Therefore the Lord himself will give you a sign: The virgin will conceive and give birth to a son, and will call him Immanuel.—Isaiah 7:14
For centuries, Jewish prophets spoke of a Messiah—a Savior who would unite the Jews and lead them to triumph. Isaiah, Hosea, Hagai, Ezekiel, Daniel: all spoke of the coming King of the Jews, Whose title, in Greek, was Christ.
The story of the Holy Land in the time of Jesus begins almost a century and a half before His birth, when the defeat of Ptolemy VI by the Seleucids in Palestine threatened the Jews in Judea. To save Jerusalem from certain destruction, the Hasmodean king John Hyrcanus opened the sepulcher of King David, withdrew 3,000 talents, and thus bribed the Syrian ruler to leave the city be.
When John died in 104 BC, he was succeeded by Alexander Jannaeus, who ruled as King for a peaceful quarter century. The “widow’s mites” mentioned in both Mark 12:41-44 and Luke 21:1-4, on Jesus’ preaching of humility and charity, are thought to be his coins.
Home rule came to an end in 63 BC, when Pompey the Great sacked Jerusalem, claiming the city for Rome. The next 20 years were tumultuous, during which many prophets emerged, each claiming to be the promised Messiah. It was during this time that the Essenes wrote the Dead Sea Scrolls.
In 40 BC, Herod the Great, the son of one of John II’s courtiers, was crowned “King of the Jews” by the Roman Senate. A great builder, Herod expanded the Second Temple in Jerusalem, of which only the famed Western Wall remains. When Herod was in his 70s, he was visited by “wise men from the East” who came in search of the Messiah—the King of the Jews. Fearful of a coup, Herod divined from his priests that this Messiah would be born in Bethlehem, as prophesized in Micah 5:2. As a precautionary measure, he ordered the so-called “Massacre of the Innocents,” in which all male children in the Bethlehem area under the age of two were put to death. This was both brutal and unsuccessful.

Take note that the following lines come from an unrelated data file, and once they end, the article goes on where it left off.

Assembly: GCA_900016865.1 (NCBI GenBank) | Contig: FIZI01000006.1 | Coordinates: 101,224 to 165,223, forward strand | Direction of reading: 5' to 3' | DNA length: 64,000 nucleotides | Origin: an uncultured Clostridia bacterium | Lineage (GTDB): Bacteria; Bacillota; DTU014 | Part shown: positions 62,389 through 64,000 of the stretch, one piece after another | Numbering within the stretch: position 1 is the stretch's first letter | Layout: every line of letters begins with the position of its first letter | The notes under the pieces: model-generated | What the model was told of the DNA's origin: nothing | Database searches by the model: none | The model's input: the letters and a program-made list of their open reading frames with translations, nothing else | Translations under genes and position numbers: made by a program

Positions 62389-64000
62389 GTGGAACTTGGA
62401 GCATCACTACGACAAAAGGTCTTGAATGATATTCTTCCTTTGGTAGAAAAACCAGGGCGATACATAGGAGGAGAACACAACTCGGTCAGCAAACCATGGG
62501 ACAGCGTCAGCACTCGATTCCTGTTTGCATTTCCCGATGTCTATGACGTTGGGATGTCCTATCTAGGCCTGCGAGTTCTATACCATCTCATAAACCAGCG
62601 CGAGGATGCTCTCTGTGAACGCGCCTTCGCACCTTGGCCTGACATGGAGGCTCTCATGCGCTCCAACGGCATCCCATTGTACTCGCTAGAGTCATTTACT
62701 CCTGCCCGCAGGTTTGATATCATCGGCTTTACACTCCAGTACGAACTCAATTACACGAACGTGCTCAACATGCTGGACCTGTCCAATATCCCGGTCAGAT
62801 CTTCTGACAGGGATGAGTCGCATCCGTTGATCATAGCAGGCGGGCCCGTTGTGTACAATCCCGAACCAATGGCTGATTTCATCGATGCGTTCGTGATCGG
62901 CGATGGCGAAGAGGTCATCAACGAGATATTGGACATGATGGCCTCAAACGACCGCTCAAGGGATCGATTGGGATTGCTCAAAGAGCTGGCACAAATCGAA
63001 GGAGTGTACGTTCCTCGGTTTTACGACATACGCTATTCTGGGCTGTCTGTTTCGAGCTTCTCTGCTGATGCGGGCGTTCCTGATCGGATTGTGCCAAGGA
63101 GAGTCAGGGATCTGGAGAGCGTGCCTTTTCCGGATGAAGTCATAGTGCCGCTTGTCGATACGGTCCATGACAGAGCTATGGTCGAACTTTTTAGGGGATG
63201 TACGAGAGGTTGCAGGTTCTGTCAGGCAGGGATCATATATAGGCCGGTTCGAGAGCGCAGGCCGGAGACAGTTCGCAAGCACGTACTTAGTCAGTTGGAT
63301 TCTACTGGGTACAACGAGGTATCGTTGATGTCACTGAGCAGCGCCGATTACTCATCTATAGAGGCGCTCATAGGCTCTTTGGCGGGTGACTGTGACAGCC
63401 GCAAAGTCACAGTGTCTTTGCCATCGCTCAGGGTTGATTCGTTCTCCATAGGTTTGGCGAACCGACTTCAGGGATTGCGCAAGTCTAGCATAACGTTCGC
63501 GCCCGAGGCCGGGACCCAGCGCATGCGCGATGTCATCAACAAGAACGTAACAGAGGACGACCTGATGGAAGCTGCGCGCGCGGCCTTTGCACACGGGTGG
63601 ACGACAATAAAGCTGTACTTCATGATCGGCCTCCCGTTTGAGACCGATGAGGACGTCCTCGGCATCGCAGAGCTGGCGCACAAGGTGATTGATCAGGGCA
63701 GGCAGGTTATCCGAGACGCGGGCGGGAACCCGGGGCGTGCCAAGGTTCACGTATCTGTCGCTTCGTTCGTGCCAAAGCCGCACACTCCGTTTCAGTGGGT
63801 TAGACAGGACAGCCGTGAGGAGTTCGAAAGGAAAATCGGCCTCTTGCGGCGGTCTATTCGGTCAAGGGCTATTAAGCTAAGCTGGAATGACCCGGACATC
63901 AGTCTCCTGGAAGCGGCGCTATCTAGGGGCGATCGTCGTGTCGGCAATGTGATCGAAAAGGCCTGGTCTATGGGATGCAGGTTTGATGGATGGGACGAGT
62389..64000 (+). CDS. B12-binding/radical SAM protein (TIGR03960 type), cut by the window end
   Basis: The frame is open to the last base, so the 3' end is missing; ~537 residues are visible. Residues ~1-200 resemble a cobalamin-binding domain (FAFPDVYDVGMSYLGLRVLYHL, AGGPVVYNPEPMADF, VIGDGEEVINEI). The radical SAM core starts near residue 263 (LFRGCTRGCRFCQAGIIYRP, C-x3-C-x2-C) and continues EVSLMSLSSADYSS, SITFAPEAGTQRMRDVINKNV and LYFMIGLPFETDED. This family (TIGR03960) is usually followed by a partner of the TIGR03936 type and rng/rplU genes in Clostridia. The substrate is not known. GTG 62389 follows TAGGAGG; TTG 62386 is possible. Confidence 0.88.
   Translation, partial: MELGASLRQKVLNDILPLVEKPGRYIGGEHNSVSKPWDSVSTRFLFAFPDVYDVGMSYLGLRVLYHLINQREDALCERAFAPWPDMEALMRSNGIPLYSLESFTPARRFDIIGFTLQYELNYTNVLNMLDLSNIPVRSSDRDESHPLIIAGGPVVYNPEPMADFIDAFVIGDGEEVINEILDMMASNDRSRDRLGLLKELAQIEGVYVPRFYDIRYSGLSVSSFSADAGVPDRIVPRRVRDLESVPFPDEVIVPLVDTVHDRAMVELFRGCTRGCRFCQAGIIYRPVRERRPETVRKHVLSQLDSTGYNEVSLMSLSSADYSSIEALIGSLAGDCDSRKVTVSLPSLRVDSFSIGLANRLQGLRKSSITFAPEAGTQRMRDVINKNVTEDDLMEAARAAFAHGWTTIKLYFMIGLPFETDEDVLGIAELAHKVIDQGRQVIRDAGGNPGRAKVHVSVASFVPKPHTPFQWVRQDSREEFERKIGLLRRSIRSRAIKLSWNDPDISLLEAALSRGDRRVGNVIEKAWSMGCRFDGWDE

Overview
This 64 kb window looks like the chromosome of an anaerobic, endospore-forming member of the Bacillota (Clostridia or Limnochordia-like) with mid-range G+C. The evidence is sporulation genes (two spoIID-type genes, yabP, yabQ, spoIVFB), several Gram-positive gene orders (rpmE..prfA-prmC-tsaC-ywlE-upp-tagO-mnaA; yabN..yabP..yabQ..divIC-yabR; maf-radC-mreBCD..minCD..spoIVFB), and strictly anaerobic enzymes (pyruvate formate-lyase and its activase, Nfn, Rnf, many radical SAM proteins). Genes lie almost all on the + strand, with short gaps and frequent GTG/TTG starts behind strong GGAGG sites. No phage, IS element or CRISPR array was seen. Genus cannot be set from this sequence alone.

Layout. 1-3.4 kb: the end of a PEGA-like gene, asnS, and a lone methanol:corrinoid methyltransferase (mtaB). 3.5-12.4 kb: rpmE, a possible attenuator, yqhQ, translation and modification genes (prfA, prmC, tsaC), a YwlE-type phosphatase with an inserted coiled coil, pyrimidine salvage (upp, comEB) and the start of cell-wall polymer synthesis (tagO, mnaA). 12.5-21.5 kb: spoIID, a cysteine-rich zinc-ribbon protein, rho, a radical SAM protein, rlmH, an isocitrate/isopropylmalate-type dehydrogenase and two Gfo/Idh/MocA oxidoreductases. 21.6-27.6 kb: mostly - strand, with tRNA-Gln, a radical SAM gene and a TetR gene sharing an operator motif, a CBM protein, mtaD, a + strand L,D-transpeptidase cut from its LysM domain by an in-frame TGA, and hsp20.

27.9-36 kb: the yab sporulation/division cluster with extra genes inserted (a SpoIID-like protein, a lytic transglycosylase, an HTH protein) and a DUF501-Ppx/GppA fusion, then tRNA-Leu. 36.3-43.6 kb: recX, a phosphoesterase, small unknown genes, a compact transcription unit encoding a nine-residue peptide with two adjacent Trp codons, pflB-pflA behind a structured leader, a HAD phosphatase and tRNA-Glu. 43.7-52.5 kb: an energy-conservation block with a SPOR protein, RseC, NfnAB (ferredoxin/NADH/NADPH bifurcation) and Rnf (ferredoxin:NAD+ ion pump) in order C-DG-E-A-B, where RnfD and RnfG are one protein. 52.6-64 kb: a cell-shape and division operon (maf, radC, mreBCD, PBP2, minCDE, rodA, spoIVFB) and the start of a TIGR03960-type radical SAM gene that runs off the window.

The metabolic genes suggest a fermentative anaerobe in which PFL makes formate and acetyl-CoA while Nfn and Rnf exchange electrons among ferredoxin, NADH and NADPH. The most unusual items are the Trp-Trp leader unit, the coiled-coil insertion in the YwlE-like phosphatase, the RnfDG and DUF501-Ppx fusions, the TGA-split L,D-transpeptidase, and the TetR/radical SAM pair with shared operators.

Herod’s son Herod Archelaus, who took the throne in 6 BC, when Jesus was still an infant, was so incompetent that he was removed by Caesar Augustus, who replaced him with a series of governors, known as prefects. One of the prefects, Valerius Gratus, appointed Caiaphas as high priest of Herod’s Temple, in AD 18. It was Caiaphas who brought Jesus to trial, condemning him as a blasphemer. Fearful that this rabblerousing carpenter-turned-preacher would inspire a revolution, and thus lead to the destruction of Jerusalem by the Romans, Caiaphas sent Jesus to Pontius Pilate, demanding that He be executed. Herod Agrippa I was the ruler of the Roman province of Judæa during the crucifixion, which modern astronomers have calculated took place on Friday, 3 April AD 33. A confederate of the deranged Roman Emperor Caligula—who believed himself to be the Jewish Messiah—Agrippa vigorously persecuted followers of Jesus, imprisoning the Apostle Peter. Many of the displaced Christians found safe haven with the Nabataea’s—ancient Arab traders then living across the River Jordan.
Antonius Felix was imperial prefect when St. Paul was arrested in Jerusalem in 59 CE, and it was Porcius Festus who sent him to Rome to stand trial. Paul would spend two years in prison in the city that would become synonymous with the Christian faith. Peter and Paul were both executed in Rome circa AD 64 , two years before the First Jewish Revolt that led to the destruction of Jerusalem in AD 70. By then, there was no question, at least to the rapidly expanding number of Christians in the Roman Empire, which the true Messiah was indeed Jesus Christ.
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